ArticleNovember 21, 2022 · 5 min read time
Once upon a time, there was a company marketing printers and image processing technology. The company faced an unexpected change, adapted and turned it to an advantage. This success story has nostalgic elements, but also a timeless lesson: you can change a company if you have people who are willing to let change happen and want to change themselves as well. All this will be even more valuable in the future.
What does the company’s future look like? How can we reach our goals in a constantly changing world where the future feels impossible to predict? These questions are increasingly difficult to answer today, but there are ways to anticipate what is on the horizon.
The last few years have seen plenty of upheavals. Over the past two years, for example, the prices of raw materials and electricity have changed radically due to the Covid-19 pandemic, the war in Ukraine and the subsequent energy crisis. The availability of materials and products, the general rise in costs, the end of the use of certain services, and the decline in purchasing power have caused dramatic changes in companies’ business environments.
However, companies cannot change their direction, technologies or the focus of their operations every six months. How to tackle this situation?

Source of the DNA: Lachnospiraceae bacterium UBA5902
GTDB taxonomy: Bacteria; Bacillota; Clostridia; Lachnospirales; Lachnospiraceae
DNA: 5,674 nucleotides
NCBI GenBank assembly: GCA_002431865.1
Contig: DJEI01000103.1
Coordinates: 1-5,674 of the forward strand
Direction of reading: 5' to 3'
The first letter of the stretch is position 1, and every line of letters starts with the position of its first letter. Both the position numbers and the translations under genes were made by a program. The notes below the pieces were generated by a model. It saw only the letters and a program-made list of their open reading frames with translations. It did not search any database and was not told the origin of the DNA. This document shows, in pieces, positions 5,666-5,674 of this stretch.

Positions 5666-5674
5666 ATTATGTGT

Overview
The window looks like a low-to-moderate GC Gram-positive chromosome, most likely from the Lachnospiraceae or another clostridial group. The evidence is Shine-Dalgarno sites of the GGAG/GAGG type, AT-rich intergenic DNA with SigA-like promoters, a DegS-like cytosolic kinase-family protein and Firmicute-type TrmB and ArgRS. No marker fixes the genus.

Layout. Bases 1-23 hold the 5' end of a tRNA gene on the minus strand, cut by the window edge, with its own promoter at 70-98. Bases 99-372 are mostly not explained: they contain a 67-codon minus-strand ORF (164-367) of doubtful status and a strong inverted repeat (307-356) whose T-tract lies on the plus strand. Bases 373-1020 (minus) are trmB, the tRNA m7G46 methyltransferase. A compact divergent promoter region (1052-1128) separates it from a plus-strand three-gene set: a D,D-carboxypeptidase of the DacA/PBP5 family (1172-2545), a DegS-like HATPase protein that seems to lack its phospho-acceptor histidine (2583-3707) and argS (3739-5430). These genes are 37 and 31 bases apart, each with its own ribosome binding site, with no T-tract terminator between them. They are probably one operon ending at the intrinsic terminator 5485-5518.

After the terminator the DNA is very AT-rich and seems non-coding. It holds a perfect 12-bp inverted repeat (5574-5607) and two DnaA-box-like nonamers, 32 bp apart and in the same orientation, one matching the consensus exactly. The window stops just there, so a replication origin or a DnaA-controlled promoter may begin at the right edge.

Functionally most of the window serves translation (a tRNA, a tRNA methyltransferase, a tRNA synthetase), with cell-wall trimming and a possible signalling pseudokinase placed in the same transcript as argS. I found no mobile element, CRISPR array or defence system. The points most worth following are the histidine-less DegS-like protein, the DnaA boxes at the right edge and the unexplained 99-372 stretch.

Sustainability cuts through everything
A future-proof strategy aims at sustainable business operations. If the goal before was to make business operations more customer-oriented, we now want to think about things more broadly. Business ideas need to be ethically, socially and technologically sustainable. The concept of sustainability has broadened to cover more than just ecological sustainability and the carbon footprint.
We can make greener choices when it comes to the use of technology, but digital solutions are not entirely problem-free: there are, for example, questions about energy consumption. In addition, the natural resources that are used in devices are limited. Climate change has brought on increased regulation, but our values have also changed. The fact is that climate change cannot be ignored, and a company’s business cannot be considered sustainable if its operations are not ecologically, socially and financially sustainable. Sometimes, this means we must have the courage to let go of the old way of doing things.